For years, the San Diego Chargers have been unhappy with their stadium and weighing the merits of a relocation to Los Angeles. They are free to leave their market at the conclusion of every season.
But the Chargers announced Tuesday that they will not be moving in 2015, and that's the strongest indication yet that, despite rumors and speculation to the contrary, there won't be any NFL team in the nation's second-largest market by next fall.
Like the Chargers, the St. Louis Rams and Oakland Raiders are on year-to-year stadium leases and are free to relocate at the conclusion of the season. Under their current leases, these three teams all have an annual decision about whether to relocate.
So why is a decision by the Chargers an indication of what the Rams or Raiders might do? Because it's almost inconceivable that Chargers owner Dean Spanos would show his cards this early if he weren't entirely confident that the L.A. market will remain vacant for the 2015 season.
It's unclear what assurances, if any, the Chargers have gotten from the NFL in this regard. But again, they would not swear off leaving San Diego in 2015 if they thought there was a chance another team or teams would stake a claim to L.A.
The Chargers' statement, from Mark Fabiani, special counsel Spanos:
"On February 1st of every year since 2007, the Chargers have been eligible to terminate the team's lease for Qualcomm Stadium. And each year since 2007, the Chargers have announced that the team will not exercise the termination clause and instead continue to work toward a permanent stadium solution in San Diego.
"Today, the Chargers are making the same announcement that the team has made each year since 2007: The team will not be exercising the lease termination clause and will keep working to find a publicly acceptable way to build a Super Bowl-quality stadium in San Diego. Calendar year 2015 will constitute the team's fourteenth year of work on a San Diego stadium solution."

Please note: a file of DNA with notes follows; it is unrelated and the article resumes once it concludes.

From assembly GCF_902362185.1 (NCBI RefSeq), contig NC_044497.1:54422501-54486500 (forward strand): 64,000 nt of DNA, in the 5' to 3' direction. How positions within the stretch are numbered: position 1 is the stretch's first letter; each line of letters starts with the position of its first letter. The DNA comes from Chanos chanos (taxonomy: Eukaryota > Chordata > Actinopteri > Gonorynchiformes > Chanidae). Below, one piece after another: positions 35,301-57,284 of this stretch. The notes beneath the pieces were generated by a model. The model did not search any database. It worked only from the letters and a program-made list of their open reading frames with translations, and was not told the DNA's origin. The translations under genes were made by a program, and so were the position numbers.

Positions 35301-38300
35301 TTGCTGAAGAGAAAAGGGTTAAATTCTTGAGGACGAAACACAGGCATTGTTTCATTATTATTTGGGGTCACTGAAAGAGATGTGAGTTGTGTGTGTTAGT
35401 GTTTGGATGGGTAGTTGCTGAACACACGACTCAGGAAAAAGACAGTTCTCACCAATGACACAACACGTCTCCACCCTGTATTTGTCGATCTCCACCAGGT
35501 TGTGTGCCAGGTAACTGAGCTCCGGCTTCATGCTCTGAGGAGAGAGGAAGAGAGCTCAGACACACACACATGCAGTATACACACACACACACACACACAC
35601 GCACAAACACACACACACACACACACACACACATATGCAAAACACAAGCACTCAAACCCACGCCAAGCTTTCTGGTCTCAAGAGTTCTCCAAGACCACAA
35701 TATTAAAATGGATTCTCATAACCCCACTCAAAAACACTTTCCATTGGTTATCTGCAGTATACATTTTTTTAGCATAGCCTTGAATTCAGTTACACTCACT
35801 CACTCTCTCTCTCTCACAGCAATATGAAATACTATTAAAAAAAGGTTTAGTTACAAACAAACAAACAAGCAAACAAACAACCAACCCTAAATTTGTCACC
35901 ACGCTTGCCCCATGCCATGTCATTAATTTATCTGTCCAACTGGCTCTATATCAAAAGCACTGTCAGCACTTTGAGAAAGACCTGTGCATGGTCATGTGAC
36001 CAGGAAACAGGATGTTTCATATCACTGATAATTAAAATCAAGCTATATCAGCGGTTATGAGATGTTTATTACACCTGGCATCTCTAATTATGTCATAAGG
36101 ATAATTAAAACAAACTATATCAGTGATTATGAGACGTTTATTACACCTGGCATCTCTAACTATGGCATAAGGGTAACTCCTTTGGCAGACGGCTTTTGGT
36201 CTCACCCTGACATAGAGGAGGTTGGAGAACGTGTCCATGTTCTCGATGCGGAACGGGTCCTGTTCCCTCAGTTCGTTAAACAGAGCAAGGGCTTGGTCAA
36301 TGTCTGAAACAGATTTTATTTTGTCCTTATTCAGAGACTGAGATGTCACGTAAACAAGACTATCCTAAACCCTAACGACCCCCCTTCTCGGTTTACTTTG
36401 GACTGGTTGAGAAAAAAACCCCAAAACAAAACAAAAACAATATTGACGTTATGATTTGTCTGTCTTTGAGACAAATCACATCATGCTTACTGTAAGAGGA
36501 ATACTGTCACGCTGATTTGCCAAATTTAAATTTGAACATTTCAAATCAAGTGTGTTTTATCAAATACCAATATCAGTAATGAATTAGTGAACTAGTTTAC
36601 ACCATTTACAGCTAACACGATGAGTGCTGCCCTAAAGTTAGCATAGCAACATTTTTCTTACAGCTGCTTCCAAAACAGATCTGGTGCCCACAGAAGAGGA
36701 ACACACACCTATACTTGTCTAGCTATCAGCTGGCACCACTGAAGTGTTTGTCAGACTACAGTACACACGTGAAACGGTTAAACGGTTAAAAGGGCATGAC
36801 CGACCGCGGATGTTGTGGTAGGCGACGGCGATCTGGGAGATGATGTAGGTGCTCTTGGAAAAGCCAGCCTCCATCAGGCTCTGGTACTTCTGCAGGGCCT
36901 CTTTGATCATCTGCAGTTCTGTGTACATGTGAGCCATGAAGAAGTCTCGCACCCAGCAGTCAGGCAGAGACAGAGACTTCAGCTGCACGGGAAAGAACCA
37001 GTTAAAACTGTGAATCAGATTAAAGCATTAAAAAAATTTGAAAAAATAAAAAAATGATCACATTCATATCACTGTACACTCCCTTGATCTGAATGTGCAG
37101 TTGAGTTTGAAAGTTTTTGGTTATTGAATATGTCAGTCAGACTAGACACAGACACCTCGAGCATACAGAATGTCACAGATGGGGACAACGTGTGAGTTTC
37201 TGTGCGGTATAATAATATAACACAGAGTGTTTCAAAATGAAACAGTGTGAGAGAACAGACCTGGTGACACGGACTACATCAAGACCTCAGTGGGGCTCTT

Said San Diego Mayor Kevin Faulconer: "The Chargers belong in San Diego, and I look forward to continuing to work with them in 2015 to ensure the team is here for years to come."
Sherri Lightner, president of the San Diego city council, said she was "thrilled" the Chargers are staying for 2015.
"They're a great source of civic pride, and we're looking forward to working with the Mayor's office, the Council and the team on proposals to keep the Chargers in San Diego for the long term," Lightner said in an emailed statement.
The NFL did not immediately respond for comment on the Chargers' announcement.
For those connecting the dots, the Rams are the most obvious relocation candidate, and not because they spent the most time of any NFL team in the market. A year ago, Rams owner Stan Kroenke quietly purchased 60 acres next to the Forum in Inglewood, a rectangular piece of land large enough to accommodate an NFL stadium (but not all the desired parking). The Rams and St. Louis have not agreed on a stadium solution there.
The Raiders are interested in L.A. too, and would be willing to share a stadium. But in their current ownership configuration, they don't have the wherewithal to do an L.A. stadium on their own, and it's unlikely the league would pave the way for them to be the first team back in the market.
The Chargers contend that 25% of their season-ticket holders come from Orange and Los Angeles counties, and that the club would incur significant financial damage were another NFL team to relocate to the L.A. market. Also, the Chargers would lose leverage to get a stadium deal done in San Diego if the option to leave for L.A. were off the table.
The Chargers face long odds of getting a deal done in San Diego. The market doesn't support the sale of preferred-seat licenses, so the franchise couldn't use the financing mechanism that was essential to the San Francisco 49ers getting their deal done in Santa Clara.
What's more, the Chargers would not have the support of the San Diego hotel industry in building the team's proposed joint-use stadium/convention center facility. Hoteliers want any expansion of the convention center to be contiguous and not in a separate facility.
Any new stadium proposal would be put in front of San Diego voters and would, under the California constitution, require two-thirds approval. That's an extraordinarily difficult standard with an issue as controversial as a stadium.
Times staff writer Tony Perry contributed to this report.